This is the second of photographer Greg Whitton’s photo blogs from his trip to China with us earlier in the year. Both images are clickable, so read the story about them and click through to see more of his work.
One reason we chose the Fine China tour was that it took us to Yangshuo, in South West China. Yangshuo is a place you’ve seen many times before, most probably on a painting or photograph on the wall of your local Chinese takeaway. Think of strange towering peaks of limestone, covered with brush and trees, a winding slow moving river amongst the peaks, and a cormorant fisherman silently punting his bamboo raft along cormorant on standby to catch the fish, and you’ll know what I mean. Yangshuo used to be a backpackers paradise, it’s not quite that anymore, but it still retains a charm, especially so if you hire a bike (about £3 a day) and explore the countryside yourself. Most tour operators take you to Guilin (70km up river) of which Yangshuo is actually an outlying suburb (gives you an idea of the scale of Guilin city), and then they only give you a taste of Yangshuo by giving you the tourist river cruise (about 4 hours) to Yangshuo, and then just a few hours shopping before a bus ride back to Guilin (the boats can’t carry the weight of tourists against the flow of the water!).
We on the other hand had two nights in a respectable hotel on the outskirts of Yangshuo. Part of the trip package includes a bamboo raft trip. I’d advise the guide that you’d prefer to do this as early in the morning as possible, and at the quietest centre for this as possible; because if you go a little too late, you may encounter hundreds of Chinese tourists who want to do nothing more than soak you with water guns in a scene that resembles an amusement park.
We got the best of both worlds, taking two trips, the first to said amusement park and the second to a quiet section as early in the morning as we could. This image is one of my favourites from the trip. It was taken on the raft on the quieter trip. We were one of only a couple of rafts on the water, which was still and mirror-like and the whole thing had a serene atmosphere. It wasn’t quite as early as the photo suggests, with the golden glow of the Sun, that is digital post-processing, but the photo does capture the warm ambient tranquillity to the whole experience, with the bonus of a few majestic peaks in the background.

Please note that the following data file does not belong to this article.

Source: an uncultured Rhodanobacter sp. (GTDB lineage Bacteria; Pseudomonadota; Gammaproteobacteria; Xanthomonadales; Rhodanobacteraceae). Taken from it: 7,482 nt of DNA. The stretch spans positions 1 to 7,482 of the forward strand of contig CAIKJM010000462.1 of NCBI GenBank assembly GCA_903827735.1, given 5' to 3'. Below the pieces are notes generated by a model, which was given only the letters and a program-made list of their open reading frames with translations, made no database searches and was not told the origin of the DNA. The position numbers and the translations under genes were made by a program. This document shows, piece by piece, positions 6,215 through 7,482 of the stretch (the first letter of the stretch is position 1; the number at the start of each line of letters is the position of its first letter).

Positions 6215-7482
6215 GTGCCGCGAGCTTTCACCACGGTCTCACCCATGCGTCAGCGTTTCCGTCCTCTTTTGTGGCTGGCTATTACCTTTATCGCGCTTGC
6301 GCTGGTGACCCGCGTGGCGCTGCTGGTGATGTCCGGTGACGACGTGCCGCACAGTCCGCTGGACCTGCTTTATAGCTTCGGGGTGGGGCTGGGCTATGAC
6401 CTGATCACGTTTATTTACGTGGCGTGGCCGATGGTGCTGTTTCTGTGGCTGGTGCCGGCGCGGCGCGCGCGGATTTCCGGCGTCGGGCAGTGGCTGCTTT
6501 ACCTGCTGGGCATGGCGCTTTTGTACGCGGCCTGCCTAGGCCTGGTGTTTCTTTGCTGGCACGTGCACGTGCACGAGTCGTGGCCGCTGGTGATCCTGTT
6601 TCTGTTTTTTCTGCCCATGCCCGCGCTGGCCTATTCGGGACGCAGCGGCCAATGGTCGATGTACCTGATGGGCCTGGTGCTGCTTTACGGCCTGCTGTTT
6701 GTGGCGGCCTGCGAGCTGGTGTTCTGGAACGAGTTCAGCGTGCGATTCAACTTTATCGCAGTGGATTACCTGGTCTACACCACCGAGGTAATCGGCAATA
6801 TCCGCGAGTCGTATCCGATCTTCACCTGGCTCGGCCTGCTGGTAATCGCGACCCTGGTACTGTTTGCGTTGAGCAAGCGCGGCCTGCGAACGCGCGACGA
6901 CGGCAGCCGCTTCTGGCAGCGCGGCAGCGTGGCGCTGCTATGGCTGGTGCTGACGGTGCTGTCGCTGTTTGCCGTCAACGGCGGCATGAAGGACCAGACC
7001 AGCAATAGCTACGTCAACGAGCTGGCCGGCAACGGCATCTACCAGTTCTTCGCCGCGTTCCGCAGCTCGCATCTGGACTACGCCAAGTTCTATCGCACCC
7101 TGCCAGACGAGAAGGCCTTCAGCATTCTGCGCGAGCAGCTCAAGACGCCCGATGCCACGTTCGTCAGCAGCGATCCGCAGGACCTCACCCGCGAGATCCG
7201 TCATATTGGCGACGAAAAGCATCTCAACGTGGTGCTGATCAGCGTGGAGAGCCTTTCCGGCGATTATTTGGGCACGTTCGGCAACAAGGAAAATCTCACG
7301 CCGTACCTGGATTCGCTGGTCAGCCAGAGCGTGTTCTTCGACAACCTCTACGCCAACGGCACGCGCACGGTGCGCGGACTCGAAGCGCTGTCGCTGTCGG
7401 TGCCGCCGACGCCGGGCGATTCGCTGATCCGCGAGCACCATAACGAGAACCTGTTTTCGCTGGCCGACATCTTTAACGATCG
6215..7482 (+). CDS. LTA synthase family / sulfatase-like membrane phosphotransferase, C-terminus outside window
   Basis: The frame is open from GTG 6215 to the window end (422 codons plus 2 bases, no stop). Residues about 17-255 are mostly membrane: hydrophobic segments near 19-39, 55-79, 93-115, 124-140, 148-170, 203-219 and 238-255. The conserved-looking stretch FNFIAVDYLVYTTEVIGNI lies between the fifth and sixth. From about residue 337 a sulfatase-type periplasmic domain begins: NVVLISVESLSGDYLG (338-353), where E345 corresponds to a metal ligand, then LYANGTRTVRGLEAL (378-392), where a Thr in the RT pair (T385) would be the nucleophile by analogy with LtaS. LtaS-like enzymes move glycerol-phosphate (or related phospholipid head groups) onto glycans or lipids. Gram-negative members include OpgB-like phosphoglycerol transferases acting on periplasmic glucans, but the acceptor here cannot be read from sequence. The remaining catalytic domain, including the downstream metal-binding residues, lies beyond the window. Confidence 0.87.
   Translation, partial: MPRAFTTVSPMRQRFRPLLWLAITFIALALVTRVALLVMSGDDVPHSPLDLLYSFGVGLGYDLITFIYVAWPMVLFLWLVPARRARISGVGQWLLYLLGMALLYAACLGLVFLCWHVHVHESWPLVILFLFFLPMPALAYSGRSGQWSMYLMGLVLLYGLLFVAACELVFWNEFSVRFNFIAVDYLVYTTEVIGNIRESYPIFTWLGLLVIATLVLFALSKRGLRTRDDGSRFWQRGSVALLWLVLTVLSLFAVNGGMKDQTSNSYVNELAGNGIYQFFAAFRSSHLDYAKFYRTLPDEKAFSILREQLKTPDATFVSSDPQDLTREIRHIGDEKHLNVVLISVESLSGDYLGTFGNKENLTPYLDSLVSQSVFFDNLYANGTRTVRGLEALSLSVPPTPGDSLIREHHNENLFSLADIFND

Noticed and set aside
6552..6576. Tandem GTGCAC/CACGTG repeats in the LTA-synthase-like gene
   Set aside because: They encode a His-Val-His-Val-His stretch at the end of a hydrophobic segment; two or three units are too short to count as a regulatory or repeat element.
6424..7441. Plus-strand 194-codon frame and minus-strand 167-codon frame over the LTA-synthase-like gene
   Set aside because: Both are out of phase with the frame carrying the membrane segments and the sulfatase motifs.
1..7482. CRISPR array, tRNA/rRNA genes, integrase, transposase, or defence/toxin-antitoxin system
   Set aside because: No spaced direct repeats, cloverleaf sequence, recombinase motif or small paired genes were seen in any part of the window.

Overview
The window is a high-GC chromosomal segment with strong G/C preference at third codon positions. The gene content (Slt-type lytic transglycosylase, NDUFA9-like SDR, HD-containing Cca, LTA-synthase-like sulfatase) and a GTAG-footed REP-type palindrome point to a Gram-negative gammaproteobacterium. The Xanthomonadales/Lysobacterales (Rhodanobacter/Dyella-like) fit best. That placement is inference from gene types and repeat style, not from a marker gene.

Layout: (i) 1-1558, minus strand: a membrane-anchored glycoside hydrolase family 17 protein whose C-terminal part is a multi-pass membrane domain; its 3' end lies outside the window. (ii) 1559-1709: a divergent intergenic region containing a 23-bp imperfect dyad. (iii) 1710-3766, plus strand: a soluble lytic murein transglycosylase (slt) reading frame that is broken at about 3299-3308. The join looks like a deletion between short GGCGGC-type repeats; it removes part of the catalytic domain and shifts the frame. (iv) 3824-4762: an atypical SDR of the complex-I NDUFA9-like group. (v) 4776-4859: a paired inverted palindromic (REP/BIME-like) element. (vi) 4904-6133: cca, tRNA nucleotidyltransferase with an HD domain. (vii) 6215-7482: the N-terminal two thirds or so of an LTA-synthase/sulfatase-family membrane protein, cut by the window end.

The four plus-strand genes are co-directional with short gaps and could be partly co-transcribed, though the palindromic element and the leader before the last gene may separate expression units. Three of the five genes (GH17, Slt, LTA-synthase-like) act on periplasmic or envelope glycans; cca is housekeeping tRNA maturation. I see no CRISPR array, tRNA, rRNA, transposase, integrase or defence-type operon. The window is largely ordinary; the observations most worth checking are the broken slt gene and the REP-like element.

Another reason for choosing the Fine China tour was that you get to visit the Dragon’s Backbone, a series of hillsides at Longsheng into which are cut layer after layer after layer of rice growing terraces up to a height of some 900m. Depending on the time of year you go, these change quite drastically. In mid-summer the terraces are green and lush as the shoots of the rice plants grow. Towards autumn they mature and turn golden ready for harvest. In winter, it’s possible they may have a covering of snow, or at the very least, mist and cloud envelope the landscape, and in spring, the terraces full of water will provide fantastic patterned reflections of the sky. This was perhaps one of our favourite parts of the whole trip, being far outside a city and away from some of the pollution which plagues modern China, and although the locals make every effort to gain from tourism, there is an air of authenticity about the place. In this image I managed to get a fairly wide angle to show the numerous contours of the terraces in the most detail. Luckily an elderly worker walked into view along the path on the right, checking his plants and adding some degree of scale to the image.